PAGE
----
The Arcadian origin of the city of Ruvo is also inferred from the name imposed on it by its first founders.

It is not easy to agree with the nomenclatures of ancient cities. Few are those for which it can be said that they took their name both from that of the respective founder, both from local circumstances that suggested it, and finally from relevant events that took place on their site. For the maximum number of cities the origin of their name remains enveloped in the deep haze of time.

Some Commentators of Horace in his annotations on the word Rubos , where the Poet spent the night on his journey from Rome to Brindisi, say that this city took its name a copia ruborum , as Roberto Stefano also erroneously said, refuted in the first chapter. It is easy to see the frivolity of this etymology. The brambles are found everywhere where the land is not fully cultivated, and much of it is left to the woods and pastures. The Ruvestino countryside does not have a greater quantity of brambles than there are in other places.

The aforementioned Commentators, on the other hand, wrote at a time when the ancient Ruvestine coins had not yet been published, which made it clear that this was an ancient Greek city. So the etymology of its name is badly taken from the Latin Rubi , while it must be taken from the Greek legend Ρύψ which is found in the most ancient of them. Therefore, given the certain Greek origin of the aforementioned city, the conjectures relating to its name cannot and must not start from other considerations, except from those that may suggest its origin [123] .

[a91]
It is known that the leaders of the foreign colonies that came to settle in Italy have often given their name not only to the cities they founded, such as Cuma, Taranto and others, but also to the regions they conquered, as mentioned earlier in Peucezia , of Oenotria , Daunia and others. But it was also the custom of the Greek colonies established here to reproduce the names of the cities of their original homeland that they had left for the need to go elsewhere to procure their livelihood.

So Dionysius of Halicarnassus tells us that the Greeks who came from the Peloponnese to Campania Inter ceteras urbes condidere Larissam Pelloponnesiacæ illius cognomine, quæ quondam Metropolis ipsorum fuerat . Speaking of the second expedition of the Arcadians led by Evander, as mentioned above, and departed from the city of Arcadia called Pallantium , he says that having established himself near the Tiber in the place where the city of Rome later rose, they built a small city and he adds : Huic Oppidulo a veteri Patria nomen apponunt Pallantium, nunc vero Palatium a Romanis dicitur corrupta voce injuria temporum [124] .

Pausanias also says the same when speaking of Evandro. Hunc in coloniam missum, deducta a Pallantio in locum Tiberi proximum Arcadum manu, oppidum condidisse, quod urbis Romæ postea pars fuerit: appellatum vero de Arcadici Oppidi nomine ab ipso Evandro, et Inquilinorum comitatu Pallantium, quod n consecuta cetas du Nomen literis submotis , immutavit [125] .

[a92]
It was also noted earlier with the authority of Pliny and Strabo that Diomedes founded in Daunia the city of Argos Hippium , later called Argyripa , and finally Arpi , to reproduce here the name of the Greek city Argos , from which Virgil said of him.

Ille urbem Argyripam patriæ cognomine gentis,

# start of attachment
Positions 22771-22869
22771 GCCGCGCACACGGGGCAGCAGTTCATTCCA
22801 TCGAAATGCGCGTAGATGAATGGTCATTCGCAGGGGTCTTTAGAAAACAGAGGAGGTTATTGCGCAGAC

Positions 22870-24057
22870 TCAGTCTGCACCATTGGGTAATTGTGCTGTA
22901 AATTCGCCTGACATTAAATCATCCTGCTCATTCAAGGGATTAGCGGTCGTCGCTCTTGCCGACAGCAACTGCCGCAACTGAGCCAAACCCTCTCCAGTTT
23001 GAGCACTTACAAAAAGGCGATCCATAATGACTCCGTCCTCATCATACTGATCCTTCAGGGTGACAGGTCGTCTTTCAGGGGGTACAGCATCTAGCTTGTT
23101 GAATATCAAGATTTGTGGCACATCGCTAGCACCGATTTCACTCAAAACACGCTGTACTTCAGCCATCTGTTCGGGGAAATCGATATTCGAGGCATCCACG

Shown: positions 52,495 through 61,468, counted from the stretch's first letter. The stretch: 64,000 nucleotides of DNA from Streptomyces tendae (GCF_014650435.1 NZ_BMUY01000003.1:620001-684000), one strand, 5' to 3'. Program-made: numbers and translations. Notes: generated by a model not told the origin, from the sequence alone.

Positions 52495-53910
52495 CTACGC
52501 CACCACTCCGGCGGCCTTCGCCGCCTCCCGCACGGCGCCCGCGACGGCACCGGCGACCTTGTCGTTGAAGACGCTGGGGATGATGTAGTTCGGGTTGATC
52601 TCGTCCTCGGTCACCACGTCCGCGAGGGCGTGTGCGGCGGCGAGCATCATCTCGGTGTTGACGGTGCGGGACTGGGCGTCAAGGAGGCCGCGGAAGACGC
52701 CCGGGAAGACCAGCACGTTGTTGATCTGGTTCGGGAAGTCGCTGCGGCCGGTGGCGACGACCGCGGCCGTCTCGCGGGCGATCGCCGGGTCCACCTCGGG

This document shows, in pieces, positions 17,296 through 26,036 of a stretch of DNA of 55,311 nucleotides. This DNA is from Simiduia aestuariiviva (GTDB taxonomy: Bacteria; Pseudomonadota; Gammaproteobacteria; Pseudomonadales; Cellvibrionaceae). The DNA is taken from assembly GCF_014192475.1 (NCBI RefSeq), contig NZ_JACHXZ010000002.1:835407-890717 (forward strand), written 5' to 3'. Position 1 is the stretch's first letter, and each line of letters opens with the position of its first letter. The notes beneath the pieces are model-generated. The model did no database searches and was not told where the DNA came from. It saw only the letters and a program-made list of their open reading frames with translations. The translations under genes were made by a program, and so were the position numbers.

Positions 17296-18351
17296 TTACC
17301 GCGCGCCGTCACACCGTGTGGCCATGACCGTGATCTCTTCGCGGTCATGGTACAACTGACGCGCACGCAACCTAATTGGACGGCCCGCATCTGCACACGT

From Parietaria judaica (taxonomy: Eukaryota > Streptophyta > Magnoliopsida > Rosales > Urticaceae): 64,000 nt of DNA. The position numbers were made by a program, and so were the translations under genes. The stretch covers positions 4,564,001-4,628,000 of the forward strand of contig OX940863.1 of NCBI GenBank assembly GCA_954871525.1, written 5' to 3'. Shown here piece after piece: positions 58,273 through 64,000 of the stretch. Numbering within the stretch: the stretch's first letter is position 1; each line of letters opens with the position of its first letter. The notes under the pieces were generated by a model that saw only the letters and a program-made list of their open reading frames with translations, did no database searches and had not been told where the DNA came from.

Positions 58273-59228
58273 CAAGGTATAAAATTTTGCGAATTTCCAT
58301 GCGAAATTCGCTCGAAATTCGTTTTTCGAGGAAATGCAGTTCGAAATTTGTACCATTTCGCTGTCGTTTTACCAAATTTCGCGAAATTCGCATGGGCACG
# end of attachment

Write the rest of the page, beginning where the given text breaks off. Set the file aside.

Victor Gargani condebat Japygis agris [126] .

Then Servius on another place of the Poet observes. Diomedes in Apulia condidit civitatem, quam Patriæ suæ nomine appellavit, et Argos Ippion dixit, quod nomen postea vetustate corruptum est, et factum ut civitas Argyripa diceretur, quod rursus corruptum Arpos dixit Plinius lib. III Chapter XI [127] .

The same can be said of the cities of Eraclea , and Locri similarly reproduced by Greece in Italy, and also of Turio which can be said to be called by the Greek city Thuria of which Strabone, Pausania, Stefano Byzantine and others are mentioned [128] . Neither of the Greek cities alone were the names reproduced here; but also of the rivers of Greece. The river Crati which flows where before there was the city of Sybaris, and then that of Turio, and which is formed by the union of two rivers, took its name from a river of Greece, of which Strabo says.In Achaicas porro Ægas fluvius est Crathis, here ex duobus fluminibus auctus a permixtione, seu temperatione nomen habet, ut et Italiæ Crathis [129] .

We read the same also with Herodotus. Inde Ægira, et Æga in qua est Crathis fluvius perennis, a quo Italicus ille vocatus est [130] . Pausanias similarly speaking of Mount Crati of Greece, says In eo [a93]Mount Chratidis amnis fontes sunt. Labitur is in mare præter Ægas, desertum ætate mea vicum, Achæorum olim urbem. Ab eo nomen accepit Crathis Italiæ in Brutiis fluvius [131] .

The same can be said of the Acheloo river of Aetolia, from which our river called by Strabo took its name, and by Pliny Acalandro , who today bears the name of Salandrella , and flows through the fields of ancient Eraclea.

There is therefore every reason to say that the city of Ruvo has likewise taken its name from another ancient city in Greece that was wanted to be reproduced here. It remains only to investigate which of them those who founded it had in aim to give it its name.

Strabo tells us that in the Peloponnese, from which Oenotro and Peucezio left with their followers, there were two ancient cities, from which the name imposed on our city could very well derive. Of the first of these located in Acaja he says Quod ad reliquas sive urbes, sive portiones Achajæ attinet Rypes non habitantur: Regionem, cui Rypidi nomen fuit Æginenses, ac Pharienses occuparunt, et Æschilus alicubi hæc habet

Sacramque Buran, et Ceraunias Rypas,